The last of the three conditions keeping Syria's dictator in power finally collapsed this week.(Khaled Al Hariri/Reuters)
The Assad dynasty, which has ruled the most strategic chunk of land in the Arab world for more than 40 years, may now face insurmountable odds. The three fundamental rules in a dictator's playbook of power have changed over the past two weeks.
Although modern autocrats rarely rally a majority, my experience is that they need at least 30 percent support at home to survive serious opposition challenges. They also need powerful foreign allies to prevent international isolation or invasion. And they also need to prevent viable, credible, or recognized alternatives to their leadership so they remain the only source of order.
President Bashar al-Assad is now closer -- much closer -- than at any point in the 20-month conflict to losing out on all three. And his use of imprecise but deadly Scud missiles against his own people this month demonstrates that he has no backup game plan.
Assad has lasted the longest, but also at the greatest cost to his base of support.
That doesn't mean that he will be forced out quickly or easily. In many historic last-gasps, the final battle is the bloodiest. But the odds are now decisively against the Assad regime's open-ended survival.
First, every indicator suggests the despot of Damascus no longer has one-third of the population behind him. The Assad father and son had relied on an unusual collection of minorities with interconnected political and economic self-interests. The political math added up large chunks of Alawites (12 percent), Christians (10 percent), Kurds (9 percent,) plus business elites, the corrupt who were bought, and civil servants in a bloated bureaucracy who were loyal (or apolitical) in exchange for jobs.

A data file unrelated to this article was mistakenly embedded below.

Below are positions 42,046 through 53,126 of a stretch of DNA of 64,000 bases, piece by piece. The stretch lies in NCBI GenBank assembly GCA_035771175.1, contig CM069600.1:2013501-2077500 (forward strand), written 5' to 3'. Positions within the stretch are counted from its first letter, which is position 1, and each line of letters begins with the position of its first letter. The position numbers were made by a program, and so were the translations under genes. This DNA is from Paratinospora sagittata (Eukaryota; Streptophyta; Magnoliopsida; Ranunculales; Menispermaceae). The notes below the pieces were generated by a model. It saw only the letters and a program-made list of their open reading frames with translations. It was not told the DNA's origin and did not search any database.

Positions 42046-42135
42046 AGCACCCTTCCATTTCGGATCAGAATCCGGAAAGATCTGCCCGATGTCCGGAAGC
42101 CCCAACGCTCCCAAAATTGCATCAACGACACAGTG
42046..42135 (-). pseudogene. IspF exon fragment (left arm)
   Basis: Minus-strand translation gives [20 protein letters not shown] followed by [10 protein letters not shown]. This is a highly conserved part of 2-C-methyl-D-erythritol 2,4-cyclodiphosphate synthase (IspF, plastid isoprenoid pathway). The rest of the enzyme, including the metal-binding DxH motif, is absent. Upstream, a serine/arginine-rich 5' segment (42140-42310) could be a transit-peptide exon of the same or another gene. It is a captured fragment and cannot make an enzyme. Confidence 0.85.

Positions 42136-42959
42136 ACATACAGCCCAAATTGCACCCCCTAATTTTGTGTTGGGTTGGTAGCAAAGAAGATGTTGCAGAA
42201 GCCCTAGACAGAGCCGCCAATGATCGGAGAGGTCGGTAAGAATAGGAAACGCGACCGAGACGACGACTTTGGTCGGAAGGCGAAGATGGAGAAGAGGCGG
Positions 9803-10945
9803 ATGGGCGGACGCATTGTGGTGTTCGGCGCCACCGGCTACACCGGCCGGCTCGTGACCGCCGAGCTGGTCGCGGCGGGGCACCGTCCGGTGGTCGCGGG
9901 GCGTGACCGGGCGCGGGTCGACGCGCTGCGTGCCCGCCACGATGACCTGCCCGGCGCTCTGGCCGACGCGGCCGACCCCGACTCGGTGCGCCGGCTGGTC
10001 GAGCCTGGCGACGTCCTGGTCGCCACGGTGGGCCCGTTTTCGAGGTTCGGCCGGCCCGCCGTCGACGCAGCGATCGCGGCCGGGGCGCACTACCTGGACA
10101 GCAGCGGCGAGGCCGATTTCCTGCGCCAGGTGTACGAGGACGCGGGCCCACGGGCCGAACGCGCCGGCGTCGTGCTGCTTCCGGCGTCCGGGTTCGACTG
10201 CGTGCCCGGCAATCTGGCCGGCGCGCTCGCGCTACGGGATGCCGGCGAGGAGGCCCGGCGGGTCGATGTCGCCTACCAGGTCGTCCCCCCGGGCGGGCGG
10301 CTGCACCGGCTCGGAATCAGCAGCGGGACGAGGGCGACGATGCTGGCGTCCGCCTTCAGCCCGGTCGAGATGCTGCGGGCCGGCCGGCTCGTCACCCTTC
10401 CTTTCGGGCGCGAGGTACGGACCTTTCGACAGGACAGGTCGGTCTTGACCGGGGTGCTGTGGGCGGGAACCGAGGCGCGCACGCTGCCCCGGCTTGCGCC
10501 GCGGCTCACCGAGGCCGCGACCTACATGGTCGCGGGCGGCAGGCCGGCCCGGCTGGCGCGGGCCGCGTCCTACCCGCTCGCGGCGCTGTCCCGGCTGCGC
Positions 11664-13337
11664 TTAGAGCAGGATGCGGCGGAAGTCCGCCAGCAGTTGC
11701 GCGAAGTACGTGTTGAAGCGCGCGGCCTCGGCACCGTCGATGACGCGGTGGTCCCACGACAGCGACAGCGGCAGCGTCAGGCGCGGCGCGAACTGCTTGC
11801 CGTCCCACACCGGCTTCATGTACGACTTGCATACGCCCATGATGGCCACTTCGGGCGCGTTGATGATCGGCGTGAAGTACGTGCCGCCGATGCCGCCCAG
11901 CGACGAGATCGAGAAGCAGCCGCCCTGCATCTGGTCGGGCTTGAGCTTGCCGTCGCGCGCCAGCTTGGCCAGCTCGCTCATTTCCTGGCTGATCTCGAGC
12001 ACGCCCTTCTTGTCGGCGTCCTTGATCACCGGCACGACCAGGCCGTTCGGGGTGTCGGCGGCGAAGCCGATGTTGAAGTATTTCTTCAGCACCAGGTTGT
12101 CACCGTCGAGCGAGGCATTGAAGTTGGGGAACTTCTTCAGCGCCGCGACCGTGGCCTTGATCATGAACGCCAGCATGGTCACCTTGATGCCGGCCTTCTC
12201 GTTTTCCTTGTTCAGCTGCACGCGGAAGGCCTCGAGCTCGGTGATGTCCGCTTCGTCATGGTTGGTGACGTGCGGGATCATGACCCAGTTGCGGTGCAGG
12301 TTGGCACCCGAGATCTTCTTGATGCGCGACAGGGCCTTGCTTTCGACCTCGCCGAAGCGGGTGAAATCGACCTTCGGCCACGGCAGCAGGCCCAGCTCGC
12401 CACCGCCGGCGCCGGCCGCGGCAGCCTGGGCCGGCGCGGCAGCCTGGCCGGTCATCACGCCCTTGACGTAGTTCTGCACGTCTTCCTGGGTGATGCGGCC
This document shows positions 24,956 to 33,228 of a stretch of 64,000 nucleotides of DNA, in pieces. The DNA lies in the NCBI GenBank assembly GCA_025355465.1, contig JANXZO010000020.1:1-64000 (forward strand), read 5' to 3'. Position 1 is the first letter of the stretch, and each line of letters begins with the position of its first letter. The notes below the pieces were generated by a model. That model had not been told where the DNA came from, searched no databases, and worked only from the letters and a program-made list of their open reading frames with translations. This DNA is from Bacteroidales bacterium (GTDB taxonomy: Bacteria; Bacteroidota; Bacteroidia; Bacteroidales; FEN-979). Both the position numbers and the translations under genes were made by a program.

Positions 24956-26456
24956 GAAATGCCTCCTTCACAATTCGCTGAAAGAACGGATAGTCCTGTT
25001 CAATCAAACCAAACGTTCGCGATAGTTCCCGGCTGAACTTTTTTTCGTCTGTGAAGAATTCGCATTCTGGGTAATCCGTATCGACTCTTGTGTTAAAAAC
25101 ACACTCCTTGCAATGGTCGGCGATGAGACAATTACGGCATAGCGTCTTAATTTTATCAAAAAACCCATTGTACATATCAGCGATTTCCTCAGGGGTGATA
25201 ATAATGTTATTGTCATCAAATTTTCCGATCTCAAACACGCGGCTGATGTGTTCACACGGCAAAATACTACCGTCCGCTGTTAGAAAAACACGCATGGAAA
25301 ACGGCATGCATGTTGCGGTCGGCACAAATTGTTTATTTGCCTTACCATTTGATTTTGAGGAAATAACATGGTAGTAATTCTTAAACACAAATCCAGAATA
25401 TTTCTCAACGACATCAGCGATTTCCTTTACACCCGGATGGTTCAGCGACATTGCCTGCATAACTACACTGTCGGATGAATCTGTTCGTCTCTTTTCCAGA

The numbers were important as much for security as for politics in a country without any real rights. They ensured Assad could recruit security forces with motives worth putting their lives on the line for him.
But the critical quota has been dwindling since the summer, as the regime's crackdown has grown ever more bloodthirsty and rebels have seized territory. A growing number of Alawites, an offshoot sect of Shiite Islam to which the Assad family belongs, are alarmed enough to distance themselves from the ruling clan.
Assad's army -- on paper -- was about 300,000 strong when the first protest erupted in remote Daraa, after teenagers were arrested for scribbling anti-government graffiti on public walls in March 2011. Today, the number of reliable troops may be as low as 70,000 to 80,000 in a country of 22.5 million, according to Arab and Western officials.
Yemeni President Ali Abdullah Saleh lasted 13 months because he still had significant political and military support. Libya's Moammar Qaddafi held on for eight months because he had a mix of the military, tribes or clans, and the oil-corrupted. Assad has lasted the longest, but also at the greatest cost to his base of support.